Tuesday, March 28, 2006

An Ethical Quandry

This is from real life, second hand.

You're taking an "ethics exam".
You know the "right answer" to one of the questions, namely the answer the instructor expects to be given as the correct answer. But, you disagree with the answer as being subtly flawed, and think the correct answer is slightly different.
You are fairly sure the instructor will downgrade your answer if it deviates from the "right" model answer.

Which is the more ethical thing to do: give the answe expected, or the answer you think is correct?


Anonymous Anonymous said...

This isn't an ethical issue. You're being examined for a purpose, and the purpose is to test your ability to generate the "correct" answer, where "correct" is some aggregate of characteristics defined by whoever designs the test and/or assesses the answers you provide.

Now, if you can somehow talk whoever will be doing the assessment into agreeing that your "better" answer really is better (and into giving you credit for it also, because you can't assume that being right scores you any points -- just look at what happened to the guys who designed the Improbability Drive), that's wonderful, but it still misses the point. "Correct" depends on who's making up the rules and doing the grading at least as much as actual correctness/logical consistency/etc. Tests measure the ability to fit in enough to communicate with others as much as they measure getting the right answer to question 2, section b, part 5f...

2:01 AM  
Anonymous Anonymous said...

I agree with anonymous above.

The "ethics exam" is not a test of your ethics. It's a test of your knowledge of the material from the ethics class, as presented by the instructor. It's also a test of your ability to apply that knowledge within the confines of the test.

When I was a TA for an intro astronomy course, there was a question on the Big Bang. One student wrote down exactly what had been presented in class and in the text. He went on to say that he didn't personally belive it and that he was disappointed alternate explanations were not presented.* He received full credit, and I'm sure he felt that he had answered ethically.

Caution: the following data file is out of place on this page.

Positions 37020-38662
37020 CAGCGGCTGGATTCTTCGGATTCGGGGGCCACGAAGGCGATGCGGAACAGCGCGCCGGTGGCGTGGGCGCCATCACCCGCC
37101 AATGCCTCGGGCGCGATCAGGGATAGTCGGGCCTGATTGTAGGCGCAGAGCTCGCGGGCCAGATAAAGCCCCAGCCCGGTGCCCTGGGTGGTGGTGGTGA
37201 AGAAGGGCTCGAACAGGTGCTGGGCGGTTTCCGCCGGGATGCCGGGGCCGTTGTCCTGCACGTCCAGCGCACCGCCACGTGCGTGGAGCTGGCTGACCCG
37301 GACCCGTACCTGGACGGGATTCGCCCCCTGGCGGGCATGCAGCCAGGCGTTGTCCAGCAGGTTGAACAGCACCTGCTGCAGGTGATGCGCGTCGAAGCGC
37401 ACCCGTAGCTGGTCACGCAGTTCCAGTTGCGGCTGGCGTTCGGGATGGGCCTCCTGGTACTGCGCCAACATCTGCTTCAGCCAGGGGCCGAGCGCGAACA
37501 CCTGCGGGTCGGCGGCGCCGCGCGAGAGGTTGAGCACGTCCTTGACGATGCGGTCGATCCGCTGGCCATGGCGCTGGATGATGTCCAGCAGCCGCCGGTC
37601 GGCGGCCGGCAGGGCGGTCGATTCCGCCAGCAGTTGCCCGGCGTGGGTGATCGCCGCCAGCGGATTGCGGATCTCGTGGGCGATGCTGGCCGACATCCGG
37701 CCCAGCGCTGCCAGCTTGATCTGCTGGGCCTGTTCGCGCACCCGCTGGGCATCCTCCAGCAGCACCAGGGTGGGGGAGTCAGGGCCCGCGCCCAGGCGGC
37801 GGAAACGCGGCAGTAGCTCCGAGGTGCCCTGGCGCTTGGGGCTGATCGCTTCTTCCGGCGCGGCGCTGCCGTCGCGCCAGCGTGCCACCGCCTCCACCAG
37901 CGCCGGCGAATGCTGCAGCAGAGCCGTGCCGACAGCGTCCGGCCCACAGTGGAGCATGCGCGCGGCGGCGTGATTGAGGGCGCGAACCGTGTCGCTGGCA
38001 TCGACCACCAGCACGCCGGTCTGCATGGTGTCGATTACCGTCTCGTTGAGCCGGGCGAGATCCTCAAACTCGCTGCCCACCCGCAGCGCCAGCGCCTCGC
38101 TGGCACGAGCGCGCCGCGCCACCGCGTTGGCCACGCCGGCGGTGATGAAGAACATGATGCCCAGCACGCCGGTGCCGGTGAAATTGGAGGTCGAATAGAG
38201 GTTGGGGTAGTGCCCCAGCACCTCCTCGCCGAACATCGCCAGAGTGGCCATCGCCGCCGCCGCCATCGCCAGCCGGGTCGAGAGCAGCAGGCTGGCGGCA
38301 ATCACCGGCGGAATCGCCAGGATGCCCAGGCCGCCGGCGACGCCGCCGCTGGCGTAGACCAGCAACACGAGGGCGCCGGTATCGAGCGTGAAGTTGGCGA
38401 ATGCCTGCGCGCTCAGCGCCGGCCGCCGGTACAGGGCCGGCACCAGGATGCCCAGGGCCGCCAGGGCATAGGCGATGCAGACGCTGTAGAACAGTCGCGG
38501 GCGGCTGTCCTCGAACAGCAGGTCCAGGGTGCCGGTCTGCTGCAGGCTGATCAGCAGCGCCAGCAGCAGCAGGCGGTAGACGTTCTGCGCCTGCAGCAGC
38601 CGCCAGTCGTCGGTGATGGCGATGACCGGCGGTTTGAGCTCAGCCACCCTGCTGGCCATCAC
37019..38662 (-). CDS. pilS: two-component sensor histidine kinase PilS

*Actually, the Steady State Theory was presented... and dismissed. This was also before ID became popular.

8:51 PM  
Blogger Steinn said...

Well, it is not quite that simple.
If it is a matter of an instructor presenting received material from a preferred perspective, then it is that simple. As is the case when instructing minors or when presenting an ethical system.

But, there are two more complicated situations: one in which the "class" is effectively a graduate seminar on "what is ethics", and without becoming a total relativist, the instructor did not have a preferred perspective on the issue; in some real sense all perspectives what was right in the situation were equally valid; secondly, this was a case of "professional ethics", and again was supposedly a matter for debate what the ethical code for the profession ought to be.

A further complication is that the exam was intended not so much as a test of knowledge of a presented ethical code, as a exam of ethics of the person taking it - in which case there is a definite ambiguity as to whether giving the honest answer disliked by the instructor is more intrinsically ethical than giving the "official answer" determined in class.

ie is it ethical to lie about your personal perspective on an exam of ethics in order to present an appearance of ethicality in some class defined scheme?

Of course the real conclusion is that the instructor was not acting appropriately and presented a poorly designed examination of the material.

10:18 PM  

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